Contact: Melissa Marullo
President and CEO of Life’sWork of Western PA Honored for Helping Individuals with Disabilities Achieve Independence and Self-Sufficiency
(PITTSBURGH, PA) September 22, 2011– Everett McElveen works so the mission of Life’sWork remains the same as it did 84 years ago – to provide opportunity, employment, and independence to individuals with disabilities and other barriers to employment. With this mission, he assures the organization treats everyone with dignity and respect, hoping to change the community for the better.
“Treating people with dignity and respect is good for all of us, and if we did that, a lot of the problems we have in the world would be solved. Our communities would be better, kids would be respectful in school, parents would treat their children consistently in that manner, bullying, everything would be different.”
Life’sWork started as an experiment in 1927 to find out if women who could not leave their homes due to housework and children could contribute to the family budget. Now, it is a nonprofit organization that assists more than 2,000 individuals each year to achieve independence and self-esteem through employment opportunities.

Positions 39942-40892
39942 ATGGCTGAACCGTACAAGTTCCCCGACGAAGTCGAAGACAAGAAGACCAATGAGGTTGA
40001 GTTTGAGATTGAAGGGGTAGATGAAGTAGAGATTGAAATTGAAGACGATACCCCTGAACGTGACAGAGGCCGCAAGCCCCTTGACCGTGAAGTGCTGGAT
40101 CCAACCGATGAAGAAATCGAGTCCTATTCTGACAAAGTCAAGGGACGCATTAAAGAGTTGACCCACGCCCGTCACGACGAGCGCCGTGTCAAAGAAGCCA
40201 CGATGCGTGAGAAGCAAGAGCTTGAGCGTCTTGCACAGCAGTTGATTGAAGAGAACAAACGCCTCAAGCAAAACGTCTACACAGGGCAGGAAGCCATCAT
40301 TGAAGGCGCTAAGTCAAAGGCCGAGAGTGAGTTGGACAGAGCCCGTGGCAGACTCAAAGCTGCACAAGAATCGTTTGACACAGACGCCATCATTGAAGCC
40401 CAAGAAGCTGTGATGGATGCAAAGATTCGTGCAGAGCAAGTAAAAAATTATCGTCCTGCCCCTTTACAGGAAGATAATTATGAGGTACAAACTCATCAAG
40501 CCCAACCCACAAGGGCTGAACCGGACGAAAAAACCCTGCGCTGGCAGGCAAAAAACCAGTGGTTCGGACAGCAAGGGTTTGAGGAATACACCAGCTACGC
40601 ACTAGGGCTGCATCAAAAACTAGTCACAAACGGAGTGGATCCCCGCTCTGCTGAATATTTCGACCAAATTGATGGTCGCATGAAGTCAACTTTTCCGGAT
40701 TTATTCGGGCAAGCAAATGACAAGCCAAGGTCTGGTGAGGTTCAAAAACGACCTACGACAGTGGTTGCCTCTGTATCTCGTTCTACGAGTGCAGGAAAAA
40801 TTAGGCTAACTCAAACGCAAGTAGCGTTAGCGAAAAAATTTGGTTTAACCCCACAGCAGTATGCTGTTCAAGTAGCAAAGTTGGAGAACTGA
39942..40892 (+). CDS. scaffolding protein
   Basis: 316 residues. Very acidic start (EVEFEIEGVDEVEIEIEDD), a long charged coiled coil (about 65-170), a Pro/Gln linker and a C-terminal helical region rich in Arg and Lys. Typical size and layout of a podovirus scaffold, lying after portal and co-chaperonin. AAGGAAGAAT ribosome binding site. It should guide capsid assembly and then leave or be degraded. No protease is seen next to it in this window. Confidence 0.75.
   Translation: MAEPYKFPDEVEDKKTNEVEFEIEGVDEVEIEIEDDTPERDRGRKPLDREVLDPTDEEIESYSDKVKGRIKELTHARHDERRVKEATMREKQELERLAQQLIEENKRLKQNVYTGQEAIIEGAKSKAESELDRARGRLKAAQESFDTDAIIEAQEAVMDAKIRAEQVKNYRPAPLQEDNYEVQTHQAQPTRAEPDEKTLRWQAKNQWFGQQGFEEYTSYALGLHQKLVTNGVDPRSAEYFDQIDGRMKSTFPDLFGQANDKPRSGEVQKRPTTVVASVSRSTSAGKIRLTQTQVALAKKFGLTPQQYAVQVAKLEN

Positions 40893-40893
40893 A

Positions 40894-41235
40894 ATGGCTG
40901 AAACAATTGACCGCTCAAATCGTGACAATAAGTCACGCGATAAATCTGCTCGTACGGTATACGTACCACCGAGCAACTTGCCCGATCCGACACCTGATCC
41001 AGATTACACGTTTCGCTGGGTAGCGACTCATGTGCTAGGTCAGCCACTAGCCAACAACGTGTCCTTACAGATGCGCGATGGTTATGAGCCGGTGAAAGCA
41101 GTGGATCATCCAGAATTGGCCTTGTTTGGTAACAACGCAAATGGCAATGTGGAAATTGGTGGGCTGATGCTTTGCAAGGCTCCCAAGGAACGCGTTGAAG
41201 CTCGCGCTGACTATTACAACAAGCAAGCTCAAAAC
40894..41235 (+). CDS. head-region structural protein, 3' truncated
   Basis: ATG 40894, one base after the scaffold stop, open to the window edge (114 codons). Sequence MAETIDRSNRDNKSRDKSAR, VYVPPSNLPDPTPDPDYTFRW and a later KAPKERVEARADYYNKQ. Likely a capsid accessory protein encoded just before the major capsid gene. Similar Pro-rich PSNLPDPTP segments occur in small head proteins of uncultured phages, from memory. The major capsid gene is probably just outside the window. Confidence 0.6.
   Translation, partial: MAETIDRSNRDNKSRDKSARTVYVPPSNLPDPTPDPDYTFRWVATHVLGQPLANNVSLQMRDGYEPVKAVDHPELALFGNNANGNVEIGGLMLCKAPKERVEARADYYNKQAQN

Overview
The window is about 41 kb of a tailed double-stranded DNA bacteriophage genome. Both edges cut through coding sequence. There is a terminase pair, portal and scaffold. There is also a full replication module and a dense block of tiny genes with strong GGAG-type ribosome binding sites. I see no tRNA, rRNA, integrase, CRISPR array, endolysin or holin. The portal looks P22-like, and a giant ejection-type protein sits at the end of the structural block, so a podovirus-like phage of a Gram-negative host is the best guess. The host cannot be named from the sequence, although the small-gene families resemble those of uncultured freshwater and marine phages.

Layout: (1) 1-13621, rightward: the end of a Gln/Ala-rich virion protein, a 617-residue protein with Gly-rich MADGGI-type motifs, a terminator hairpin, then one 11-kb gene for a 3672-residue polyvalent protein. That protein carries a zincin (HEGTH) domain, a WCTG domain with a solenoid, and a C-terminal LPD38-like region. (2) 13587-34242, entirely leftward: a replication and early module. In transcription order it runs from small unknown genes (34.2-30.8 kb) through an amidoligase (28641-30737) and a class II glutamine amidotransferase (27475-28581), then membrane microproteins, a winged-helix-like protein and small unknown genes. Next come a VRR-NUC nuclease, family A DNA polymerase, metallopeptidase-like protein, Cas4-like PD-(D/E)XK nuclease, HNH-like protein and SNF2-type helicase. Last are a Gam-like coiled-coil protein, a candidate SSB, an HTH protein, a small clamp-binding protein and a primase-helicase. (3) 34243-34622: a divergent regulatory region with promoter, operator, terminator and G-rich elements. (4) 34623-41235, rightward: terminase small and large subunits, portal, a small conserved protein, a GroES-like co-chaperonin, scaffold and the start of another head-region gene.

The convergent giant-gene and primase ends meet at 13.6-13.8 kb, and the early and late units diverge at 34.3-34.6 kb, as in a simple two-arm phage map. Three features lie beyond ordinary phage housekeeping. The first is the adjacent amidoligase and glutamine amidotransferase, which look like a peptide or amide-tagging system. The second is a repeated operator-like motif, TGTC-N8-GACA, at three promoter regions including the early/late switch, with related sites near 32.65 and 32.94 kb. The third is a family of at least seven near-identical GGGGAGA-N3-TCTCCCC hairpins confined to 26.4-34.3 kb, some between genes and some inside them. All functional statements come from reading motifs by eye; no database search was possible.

Nominated by Bernadette Turner, Everett was selected as the September Dignity and Respect Champion for working to create a respectful environment for all of those around him.
“Everett is oblivious to size, color, and physical ability when he is talking to a participant about their work at the center or smiling with them as they proudly show him their completed project. From the moment you walk in the doors, the employees are warm and welcoming. That type of environment is not happenstance, that is leadership. Everett is dignity and respect,” Bernadette said.
Everett lives in Ohio Township with his wife, and has been working at Life’s Work for seven years, a job that frequently reminds him how blessed he is. Everett believes treating others with dignity and respect is important in our daily lives because we are all one in the same.
“I find my job rewarding because of the families and the individuals we assist. People take it for granted that we are able-minded and able-bodied. From a disability perspective, the teenage years are difficult enough. People don’t realize if you are born with a disability, it is an added burden on your daily life. People are very bias towards others that are not like them. We are good at picking out what makes us different, but we are not aware of things that make us exactly the same,” Everett said.
The Dignity and Respect Campaign is an awareness campaign designed to join individuals, community leaders, community organizations, educational institutions, businesses, and corporations under the common notion that everyone deserves dignity and respect.
For more information and to take the Dignity and Respect pledge, visit:
· Dignity & Respect Campaign on Facebook
· DRCampaign on Twitter
· Text RESPECT to 94253
October is Dignity and Respect Month.
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